Extraction of Cell Wall-Bound Teichoic Acids and Surface Proteins from Listeria monocytogenes

  • Filipe Carvalho
  • María Graciela Pucciarelli
  • Francisco García-del Portillo
  • Didier Cabanes
  • Pascale Cossart
Protocol
Part of the Methods in Molecular Biology book series (MIMB, volume 966)

Abstract

Gram-positive bacteria contain a cell wall consisting of a thick peptidoglycan layer decorated with surface proteins and polysaccharide-based polymers. The latter include the wall teichoic acids (WTAs), which are anionic glycopolymers covalently linked to the peptidoglycan matrix. They are constituted by a long backbone containing sugars of various sizes (trioses to hexoses) which can be reduced (polyols as in Listeria) or oxidized (uronic acids) and can undergo a variety of species- or often strain-specific modifications and substitutions. These confer unique biochemical properties to WTAs and any defect in the modification or substitution process can potentially affect their biological role in the overall cell wall physiology. Surface proteins can be associated to the cell wall by covalent bonds that anchor the protein to the peptidoglycan lattice. Due to the chemical nature of this bond, covalently bound proteins “co-purify” with peptidoglycan sacculi and are intrinsically insoluble at high temperatures and/or in the presence of ionic detergents. Analysis of this type of proteins therefore requires enzymatic digestion of peptidoglycan for the subsequent release of associated proteins. In contrast, proteins associated to the cell wall by non-covalent interactions are easier to isolate using ionic detergents. In this chapter, we describe methods for the extraction and analysis of (i) WTAs, (ii) covalently, and (iii) non-covalently cell wall-bound surface proteins from the Gram-positive pathogen Listeria monocytogenes.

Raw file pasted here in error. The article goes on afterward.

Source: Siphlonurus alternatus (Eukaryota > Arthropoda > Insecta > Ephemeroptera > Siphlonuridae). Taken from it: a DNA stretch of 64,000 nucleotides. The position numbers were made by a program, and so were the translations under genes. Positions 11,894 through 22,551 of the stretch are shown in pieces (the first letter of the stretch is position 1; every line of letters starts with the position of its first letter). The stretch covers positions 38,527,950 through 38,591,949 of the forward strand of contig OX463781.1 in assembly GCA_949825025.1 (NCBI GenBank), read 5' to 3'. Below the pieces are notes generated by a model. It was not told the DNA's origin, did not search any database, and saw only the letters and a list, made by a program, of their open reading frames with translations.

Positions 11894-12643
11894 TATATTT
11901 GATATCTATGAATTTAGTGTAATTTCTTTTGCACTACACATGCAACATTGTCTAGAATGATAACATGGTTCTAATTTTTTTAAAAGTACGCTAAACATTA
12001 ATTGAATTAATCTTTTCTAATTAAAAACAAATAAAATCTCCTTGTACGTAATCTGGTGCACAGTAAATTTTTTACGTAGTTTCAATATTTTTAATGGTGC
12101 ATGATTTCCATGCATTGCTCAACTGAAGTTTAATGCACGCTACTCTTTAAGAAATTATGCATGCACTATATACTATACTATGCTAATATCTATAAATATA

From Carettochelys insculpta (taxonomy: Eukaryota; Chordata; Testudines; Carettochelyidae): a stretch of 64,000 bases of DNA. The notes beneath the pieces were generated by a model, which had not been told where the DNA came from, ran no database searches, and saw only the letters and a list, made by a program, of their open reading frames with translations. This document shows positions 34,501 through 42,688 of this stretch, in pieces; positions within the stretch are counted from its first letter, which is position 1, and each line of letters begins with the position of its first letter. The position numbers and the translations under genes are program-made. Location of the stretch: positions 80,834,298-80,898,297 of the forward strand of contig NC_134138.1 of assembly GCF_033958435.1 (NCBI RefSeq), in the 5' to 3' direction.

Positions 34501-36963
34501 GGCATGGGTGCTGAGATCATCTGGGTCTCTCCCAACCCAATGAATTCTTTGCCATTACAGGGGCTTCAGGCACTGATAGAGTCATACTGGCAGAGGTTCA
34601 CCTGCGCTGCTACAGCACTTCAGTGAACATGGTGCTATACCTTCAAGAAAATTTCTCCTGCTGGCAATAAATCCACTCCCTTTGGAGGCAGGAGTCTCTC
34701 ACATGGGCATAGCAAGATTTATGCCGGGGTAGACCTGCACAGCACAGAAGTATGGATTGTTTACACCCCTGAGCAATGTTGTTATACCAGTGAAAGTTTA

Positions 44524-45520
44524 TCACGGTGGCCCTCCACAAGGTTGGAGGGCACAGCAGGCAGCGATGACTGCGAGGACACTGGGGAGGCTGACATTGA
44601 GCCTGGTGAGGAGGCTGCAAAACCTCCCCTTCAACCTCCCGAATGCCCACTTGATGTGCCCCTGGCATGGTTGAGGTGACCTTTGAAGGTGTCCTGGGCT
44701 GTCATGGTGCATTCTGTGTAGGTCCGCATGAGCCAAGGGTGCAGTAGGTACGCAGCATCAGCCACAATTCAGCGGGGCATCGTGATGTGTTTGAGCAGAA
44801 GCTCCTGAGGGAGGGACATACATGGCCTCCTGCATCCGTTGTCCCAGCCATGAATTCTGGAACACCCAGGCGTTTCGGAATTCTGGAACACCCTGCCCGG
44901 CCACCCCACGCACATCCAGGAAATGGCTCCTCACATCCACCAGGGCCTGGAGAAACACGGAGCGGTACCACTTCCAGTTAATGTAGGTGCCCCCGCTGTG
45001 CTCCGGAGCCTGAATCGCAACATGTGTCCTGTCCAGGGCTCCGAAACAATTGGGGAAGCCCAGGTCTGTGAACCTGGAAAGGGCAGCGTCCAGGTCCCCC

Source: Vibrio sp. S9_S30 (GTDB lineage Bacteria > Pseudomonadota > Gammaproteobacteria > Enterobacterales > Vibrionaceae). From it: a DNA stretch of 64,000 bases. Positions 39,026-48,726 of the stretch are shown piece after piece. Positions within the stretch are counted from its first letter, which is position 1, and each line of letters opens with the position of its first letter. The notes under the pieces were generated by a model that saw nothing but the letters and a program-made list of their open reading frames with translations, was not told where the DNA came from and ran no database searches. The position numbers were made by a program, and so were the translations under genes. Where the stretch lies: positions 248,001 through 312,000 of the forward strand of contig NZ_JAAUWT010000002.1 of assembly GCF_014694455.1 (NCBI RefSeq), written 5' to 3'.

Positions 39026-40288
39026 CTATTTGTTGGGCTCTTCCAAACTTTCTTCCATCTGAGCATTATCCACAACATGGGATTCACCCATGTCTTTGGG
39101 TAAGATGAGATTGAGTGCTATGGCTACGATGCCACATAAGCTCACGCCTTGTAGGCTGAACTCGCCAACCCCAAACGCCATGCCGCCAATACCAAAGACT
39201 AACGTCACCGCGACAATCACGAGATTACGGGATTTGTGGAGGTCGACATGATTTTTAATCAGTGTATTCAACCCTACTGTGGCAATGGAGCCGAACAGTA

Key words

Peptidoglycan Wall teichoic acids Surface proteins Covalent anchorage Digestion Alkaline hydrolysis PAGE Alcian blue Silver staining 

Notes

Acknowledgment

This work was supported by grants from the FCT (PTDC/SAU-MIC/111581/2009FCOMP-01-0124-FEDER-015844, PTDC/BIA-BCM/111215/2009FCOMP-01-0124-FEDER-014178, PTDC/BIA-BCM/100088/2008FCOMP-01-0124-FEDER-008860, and ERANet Pathogenomics Listress ERA-PTG/0003/2010 to F.C. and D.C., and PhD fellowship SFRH/BD/61825/2009 to F.C.), from the Spanish Ministry of Economy and Competitiveness (BIO2010-18962 to M.G.P. and PIM2010EPA-00714 to F.G.P.), and from Institut Pasteur, Inserm, INRA ERC (Advanced Grant 233343) and Fondation les Mousquetaires to P.C.

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Copyright information

© Springer Science+Business Media New York 2013

Authors and Affiliations

  • Filipe Carvalho
    • 1
  • María Graciela Pucciarelli
    • 2
    • 3
  • Francisco García-del Portillo
    • 4
  • Didier Cabanes
    • 1
  • Pascale Cossart
    • 5
  1. 1.Group of Molecular MicrobiologyInstitute for Molecular and Cell BiologyPortoPortugal
  2. 2.Departamento de Biología MolecularUniversidad Autónoma de MadridMadridSpain
  3. 3.Centro Nacional de BiotecnologíaUniversidad Autónoma de MadridMadridSpain
  4. 4.Centro Nacional de BiotecnologíaMadridSpain
  5. 5.Unité des Interactions Bactéries-CellulesInstitut PasteurParisFrance

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